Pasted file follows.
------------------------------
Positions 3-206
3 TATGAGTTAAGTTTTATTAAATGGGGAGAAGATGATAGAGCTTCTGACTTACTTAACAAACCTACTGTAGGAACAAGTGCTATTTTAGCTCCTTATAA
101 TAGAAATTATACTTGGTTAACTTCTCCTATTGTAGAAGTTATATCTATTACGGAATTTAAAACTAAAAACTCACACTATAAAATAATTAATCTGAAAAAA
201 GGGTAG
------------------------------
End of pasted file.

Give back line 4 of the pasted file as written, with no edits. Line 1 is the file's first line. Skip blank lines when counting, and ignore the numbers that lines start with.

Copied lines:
201 GGGTAG